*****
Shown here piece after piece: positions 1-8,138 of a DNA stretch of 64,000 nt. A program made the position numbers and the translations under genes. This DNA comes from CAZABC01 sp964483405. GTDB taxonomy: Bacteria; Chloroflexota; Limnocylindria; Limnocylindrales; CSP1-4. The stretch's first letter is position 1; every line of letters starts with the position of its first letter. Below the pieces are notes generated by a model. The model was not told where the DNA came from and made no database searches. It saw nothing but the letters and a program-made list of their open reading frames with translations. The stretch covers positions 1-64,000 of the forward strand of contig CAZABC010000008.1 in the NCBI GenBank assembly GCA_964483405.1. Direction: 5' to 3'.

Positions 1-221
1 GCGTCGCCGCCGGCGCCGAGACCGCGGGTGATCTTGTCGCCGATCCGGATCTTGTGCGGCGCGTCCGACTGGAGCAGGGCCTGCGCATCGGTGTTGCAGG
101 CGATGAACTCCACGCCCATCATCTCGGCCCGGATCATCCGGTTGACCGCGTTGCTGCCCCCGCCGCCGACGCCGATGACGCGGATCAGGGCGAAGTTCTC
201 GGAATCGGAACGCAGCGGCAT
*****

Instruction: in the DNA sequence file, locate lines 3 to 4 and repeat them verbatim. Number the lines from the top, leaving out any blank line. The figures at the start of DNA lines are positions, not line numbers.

1 GCGTCGCCGCCGGCGCCGAGACCGCGGGTGATCTTGTCGCCGATCCGGATCTTGTGCGGCGCGTCCGACTGGAGCAGGGCCTGCGCATCGGTGTTGCAGG
101 CGATGAACTCCACGCCCATCATCTCGGCCCGGATCATCCGGTTGACCGCGTTGCTGCCCCCGCCGCCGACGCCGATGACGCGGATCAGGGCGAAGTTCTC